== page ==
This research will address these issues from a combined management studies and sociology of work perspective. In particular the research will consider the relationship between the construction of occupational identities, managerial control of work time and the decision making processes that take place inside work teams regarding identification of experiments to replicated and / or reproduced (10). The project will adopt a qualitative approach, including semi-structured interviews and an ethnography, and documentary analysis deployed across a range of disciplines and trans-disciplines.
1. How is the academic science labour process organised, managed and resisted?
2. How do teams of scientists in different disciplines decide on replication experiments and how is this work allocated?
3. What is the role of reproducibility/ replication in the formation of occupational identities by academic scientists?
1. Wajcman, J. (2006) 'New connections: social studies of science and technology and studies of work', Work, Employment and Society, 20, 4, 773-786. 2. Harris, R. (2017) Rigor Mortis. How sloppy science, worthless cures, crushes hope and wastes billions, New York: Basic Books. 3. Freedman, L.P., et al (2015) 'The Economics of Reproducibility in Preclinical Research', PLoS Biol, 13, 6. 4. Baker, M. (2016) ‘Is there a reproducibility crisis? Nature 533, 452–454 (26 May 2016) 5. Makri, A. (2017) ‘Give the public the tools to trust scientists’ Nature 541, 261 (19 January 2017) 6. Thompson, P. (1983) The Nature of Work. An introduction to debates on the labour process, London: Macmillan. 7. Thompson, P. and Ackroyd, P. (1995) 'All quiet on the workplace front?', Sociology, 29, 4, 615-633. 8. Bradley, H., Erickson, M., Stephenson, C. and Williams, S. (2000) Myths at work, Cambridge: Polity. 9. Erickson, M., Bradley, H., Stephenson, C. and Williams, S. (2009) Business in society: people, work and organizations, Cambridge: Polity 10. Erickson, M. (2015) Science, culture and society: understanding science in the twenty-first century. 2nd edition, Cambridge: Polity.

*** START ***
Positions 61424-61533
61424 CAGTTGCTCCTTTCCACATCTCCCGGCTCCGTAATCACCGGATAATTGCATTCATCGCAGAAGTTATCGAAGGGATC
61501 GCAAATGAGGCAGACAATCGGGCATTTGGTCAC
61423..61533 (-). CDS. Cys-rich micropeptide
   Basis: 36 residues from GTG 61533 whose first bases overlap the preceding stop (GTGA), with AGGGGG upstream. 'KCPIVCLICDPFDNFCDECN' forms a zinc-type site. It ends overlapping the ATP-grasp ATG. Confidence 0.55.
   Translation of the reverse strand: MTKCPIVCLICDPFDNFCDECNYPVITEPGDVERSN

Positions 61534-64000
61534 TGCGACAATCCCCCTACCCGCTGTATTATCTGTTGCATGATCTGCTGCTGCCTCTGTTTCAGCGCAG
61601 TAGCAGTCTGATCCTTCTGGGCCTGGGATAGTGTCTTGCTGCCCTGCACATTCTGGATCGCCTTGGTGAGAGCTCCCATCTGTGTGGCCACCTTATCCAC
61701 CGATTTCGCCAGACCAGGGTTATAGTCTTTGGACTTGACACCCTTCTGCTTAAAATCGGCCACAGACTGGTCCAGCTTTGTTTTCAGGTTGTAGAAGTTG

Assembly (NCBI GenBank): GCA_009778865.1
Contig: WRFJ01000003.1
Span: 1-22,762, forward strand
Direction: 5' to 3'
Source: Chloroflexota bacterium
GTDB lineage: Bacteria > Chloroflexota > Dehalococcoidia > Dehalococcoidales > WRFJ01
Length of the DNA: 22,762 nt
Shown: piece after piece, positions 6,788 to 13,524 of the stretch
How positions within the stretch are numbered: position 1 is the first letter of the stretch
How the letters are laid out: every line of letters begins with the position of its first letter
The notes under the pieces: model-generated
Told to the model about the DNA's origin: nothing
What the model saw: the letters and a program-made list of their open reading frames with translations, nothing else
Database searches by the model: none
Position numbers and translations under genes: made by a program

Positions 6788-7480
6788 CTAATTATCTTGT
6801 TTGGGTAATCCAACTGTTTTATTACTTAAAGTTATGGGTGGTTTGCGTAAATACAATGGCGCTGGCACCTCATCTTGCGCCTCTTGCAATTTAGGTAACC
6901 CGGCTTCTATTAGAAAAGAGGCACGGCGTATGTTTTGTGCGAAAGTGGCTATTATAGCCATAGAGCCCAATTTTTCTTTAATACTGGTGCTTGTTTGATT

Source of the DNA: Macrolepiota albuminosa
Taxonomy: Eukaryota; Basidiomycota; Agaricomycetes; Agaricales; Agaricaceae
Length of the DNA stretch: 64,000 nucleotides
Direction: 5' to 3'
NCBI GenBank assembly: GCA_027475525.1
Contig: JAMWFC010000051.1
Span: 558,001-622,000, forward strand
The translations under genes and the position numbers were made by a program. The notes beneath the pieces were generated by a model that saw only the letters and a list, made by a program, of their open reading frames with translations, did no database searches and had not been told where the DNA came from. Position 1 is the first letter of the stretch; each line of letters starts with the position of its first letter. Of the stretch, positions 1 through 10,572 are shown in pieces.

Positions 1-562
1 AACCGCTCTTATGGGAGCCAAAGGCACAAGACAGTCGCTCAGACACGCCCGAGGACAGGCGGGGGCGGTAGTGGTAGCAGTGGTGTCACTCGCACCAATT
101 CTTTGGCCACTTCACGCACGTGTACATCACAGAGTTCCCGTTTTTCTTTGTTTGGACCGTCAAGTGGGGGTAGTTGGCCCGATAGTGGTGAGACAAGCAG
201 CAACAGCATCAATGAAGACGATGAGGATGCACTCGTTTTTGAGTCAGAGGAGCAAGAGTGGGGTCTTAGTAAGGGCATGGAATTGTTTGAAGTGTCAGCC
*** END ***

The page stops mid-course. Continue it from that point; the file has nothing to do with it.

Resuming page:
I graduated with a BA(Hons) Sociology, then studied for a MA by Research (both at the University of Durham). After some time out from studying I completed my PhD thesis in 1996. I have taught at the Universities of Durham, Sunderland, Birmingham and Aston Business School before coming to the University of Brighton in 2003.
External Exanminer for Sociology Module Group, Open University Milton Keynes1 Jan 2020 → 31 Jan 2024
External Examiner for Masters in Social Research programme, University of SussexOct 2018 → Sep 2021
Research output: Other contribution
Research output: Contribution to journal › Article › peer-review
Research output: Contribution to journal › Review article › peer-review
Research output: Contribution to journal › Book Review › peer-review